I can still see some people cringe when I tell them that I spent a week in Tel Aviv, Israel and I did… nothing. Yes, absolutely nothing.
I believe there were many reasons as to why I decided to experience Tel Aviv as a “non-tourist”. I arrived to Tel Aviv right after my time in Belize, where I spent three months covering the Maya culture from every possible perspective. Those were three intensive but gratifying months where I wore my journalist hat really tight and I kept my pencil as sharp as possible.
Crossing the Atlantic and arriving at Tel Aviv didn’t only change several time zones, it also changed my reason and desire to experience the city. I’m not sure why, but as soon as I set foot there and stared walking the city, my greatest desire was to take off my journalist hat and just be… just be in Tel Aviv.
This was easier than I thought. Tel Aviv is a young city that doesn’t present many “visual-challenges” as there are not that many mayor sights inside the city limits. I walked the streets for a whole week and never took out my DSLR camera. Oh, the sin! I was more interested in seeing and absorbing through my own two eyes and skin, than through the 18-200mm lens. And, as you can see on this post, all my pictures are iPod pictures. Seriously, I didn’t take a single “real camera” shot. It was spontaneous, nothing planned, not looking for anything specific.
I laughed at the funny things that were so foreign to me, yet locals find it either boring or have something against it. Like for example, what my friends and I call the “Hippy Jews”. These are Jews that drive these white vans, covered in hippy-like flowers, and suddenly they stop driving, get off the van, and start dancing on the street. WTF?!! Supposedly, their purpose in life is to pray for Israel and make people happy. So, I’m assuming they translate that by making a fool of themselves they make people laugh… hence they are happy – at least for a moment.
I was highly interested in experiencing life, especially the social life and the random daily life details that make this place unique. To my surprise, that too was easier than expected. I had the luck of knowing a few Israelis that I met previously in NYC plus a close friend of mine had been living in Tel Aviv for a few months now.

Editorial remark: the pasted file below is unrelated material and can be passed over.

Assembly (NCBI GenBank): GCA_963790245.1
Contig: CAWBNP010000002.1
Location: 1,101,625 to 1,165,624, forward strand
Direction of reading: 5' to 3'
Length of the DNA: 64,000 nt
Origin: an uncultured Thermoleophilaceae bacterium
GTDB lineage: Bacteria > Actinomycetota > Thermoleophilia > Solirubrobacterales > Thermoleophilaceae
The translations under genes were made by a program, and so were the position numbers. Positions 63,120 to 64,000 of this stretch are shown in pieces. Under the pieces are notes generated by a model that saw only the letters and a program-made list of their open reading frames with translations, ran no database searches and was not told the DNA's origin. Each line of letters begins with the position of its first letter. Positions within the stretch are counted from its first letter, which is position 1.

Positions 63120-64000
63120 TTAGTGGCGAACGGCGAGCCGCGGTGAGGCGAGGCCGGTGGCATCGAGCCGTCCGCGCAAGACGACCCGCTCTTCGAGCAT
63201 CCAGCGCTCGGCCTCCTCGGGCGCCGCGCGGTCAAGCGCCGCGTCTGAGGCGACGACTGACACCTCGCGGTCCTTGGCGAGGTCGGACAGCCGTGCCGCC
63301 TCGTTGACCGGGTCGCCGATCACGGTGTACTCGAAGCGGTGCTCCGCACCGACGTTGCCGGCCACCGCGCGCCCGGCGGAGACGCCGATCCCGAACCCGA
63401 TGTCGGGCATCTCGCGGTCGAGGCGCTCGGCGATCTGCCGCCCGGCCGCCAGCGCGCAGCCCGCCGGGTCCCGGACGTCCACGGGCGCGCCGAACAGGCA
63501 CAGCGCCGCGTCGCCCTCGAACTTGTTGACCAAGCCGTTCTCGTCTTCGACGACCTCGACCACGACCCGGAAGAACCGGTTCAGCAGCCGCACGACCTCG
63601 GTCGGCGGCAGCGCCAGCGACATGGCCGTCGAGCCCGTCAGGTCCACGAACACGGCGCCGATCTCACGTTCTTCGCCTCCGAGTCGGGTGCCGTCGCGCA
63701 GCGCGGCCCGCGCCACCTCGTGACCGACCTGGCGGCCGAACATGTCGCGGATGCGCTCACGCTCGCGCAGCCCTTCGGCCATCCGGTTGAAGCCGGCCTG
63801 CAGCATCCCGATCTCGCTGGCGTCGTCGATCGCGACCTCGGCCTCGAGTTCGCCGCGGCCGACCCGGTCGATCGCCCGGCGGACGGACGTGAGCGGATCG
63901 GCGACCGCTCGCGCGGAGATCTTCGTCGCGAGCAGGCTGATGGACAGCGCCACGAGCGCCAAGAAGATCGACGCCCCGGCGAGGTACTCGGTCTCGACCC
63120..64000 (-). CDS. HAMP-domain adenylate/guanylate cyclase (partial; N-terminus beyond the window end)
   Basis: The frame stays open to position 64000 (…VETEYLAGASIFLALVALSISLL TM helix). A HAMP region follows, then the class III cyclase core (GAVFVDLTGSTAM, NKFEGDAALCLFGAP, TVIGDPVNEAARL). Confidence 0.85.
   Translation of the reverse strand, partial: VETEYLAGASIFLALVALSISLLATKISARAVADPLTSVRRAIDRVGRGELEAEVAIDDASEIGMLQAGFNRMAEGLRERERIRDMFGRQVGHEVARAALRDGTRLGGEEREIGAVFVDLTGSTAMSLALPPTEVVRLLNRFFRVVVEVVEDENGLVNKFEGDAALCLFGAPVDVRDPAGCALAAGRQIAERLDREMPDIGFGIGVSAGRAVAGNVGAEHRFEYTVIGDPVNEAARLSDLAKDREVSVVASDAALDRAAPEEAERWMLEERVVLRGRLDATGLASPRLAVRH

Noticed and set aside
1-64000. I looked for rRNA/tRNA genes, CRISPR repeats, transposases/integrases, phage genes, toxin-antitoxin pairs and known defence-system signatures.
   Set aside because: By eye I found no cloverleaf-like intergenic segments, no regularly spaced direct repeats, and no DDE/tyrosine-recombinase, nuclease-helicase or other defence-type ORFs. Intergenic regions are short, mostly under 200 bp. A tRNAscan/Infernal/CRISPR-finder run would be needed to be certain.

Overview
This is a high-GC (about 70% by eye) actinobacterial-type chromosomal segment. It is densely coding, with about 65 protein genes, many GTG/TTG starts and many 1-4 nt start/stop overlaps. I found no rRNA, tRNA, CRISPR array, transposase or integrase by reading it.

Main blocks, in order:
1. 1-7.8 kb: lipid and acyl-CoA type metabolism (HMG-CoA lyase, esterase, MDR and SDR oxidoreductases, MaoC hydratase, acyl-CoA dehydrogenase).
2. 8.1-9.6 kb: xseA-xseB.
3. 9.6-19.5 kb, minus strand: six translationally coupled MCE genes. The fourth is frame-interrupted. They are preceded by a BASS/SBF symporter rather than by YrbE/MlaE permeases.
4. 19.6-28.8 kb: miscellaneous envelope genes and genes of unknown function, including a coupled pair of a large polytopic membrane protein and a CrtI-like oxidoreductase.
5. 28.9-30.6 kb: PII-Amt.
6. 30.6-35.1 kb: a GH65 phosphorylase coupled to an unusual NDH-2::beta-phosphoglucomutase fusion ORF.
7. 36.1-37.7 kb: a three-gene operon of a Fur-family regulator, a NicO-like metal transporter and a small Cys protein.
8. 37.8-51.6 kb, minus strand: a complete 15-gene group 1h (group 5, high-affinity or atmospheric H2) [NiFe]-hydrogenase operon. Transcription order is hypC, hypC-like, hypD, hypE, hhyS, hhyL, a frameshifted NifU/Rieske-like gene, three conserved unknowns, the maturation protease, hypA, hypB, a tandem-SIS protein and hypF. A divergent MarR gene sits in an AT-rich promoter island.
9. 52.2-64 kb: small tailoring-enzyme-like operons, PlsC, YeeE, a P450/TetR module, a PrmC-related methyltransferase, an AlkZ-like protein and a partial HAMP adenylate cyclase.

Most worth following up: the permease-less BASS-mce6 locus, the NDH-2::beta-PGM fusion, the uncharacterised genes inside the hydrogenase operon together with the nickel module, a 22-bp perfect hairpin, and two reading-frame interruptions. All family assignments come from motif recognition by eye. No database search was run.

Also, have you noticed that Israelis are everywhere in the world?! I think I’ve met Israelis in almost every place I’ve traveled to. That’s the beauty of travel-networking. If you keep the network, it’s easier to “submerge” into that new place where you have your connections.
Even so, Tel Aviv is a concentrated city, so walking everywhere is easy and meeting people happens like a chain reaction. Once you meet someone, you’ll get to meet everyone in a matter of a few degrees.
I had my friends show me around the city, the waterfront, Jaffa, and the social life through their own experience and knowledge. I was absorbing everything I could but not from a touristic cliff-notes perspective, it was more like if I was learning how to live in Tel Aviv. And actually, I liked the feeling of “living” in Tel Aviv.
Now that I think about it, I believe that I was craving a sense of “faux-normalcy” in my life where I would rent a room, do groceries, do laundry, walk around the city with friends, go to the movies, etc. And that’s exactly what I did there. The “normal” daily life.
For me, Tel Aviv is a city to stay and live, not to just tour. Sure, I’ll go back to Israel in a few weeks and I’ll visit a few places like The Dead Sea and Jerusalem (almost by moral obligation), but those will be more like side trips to my short settling time in the White City.
And yes, this time I’ll bring my camera!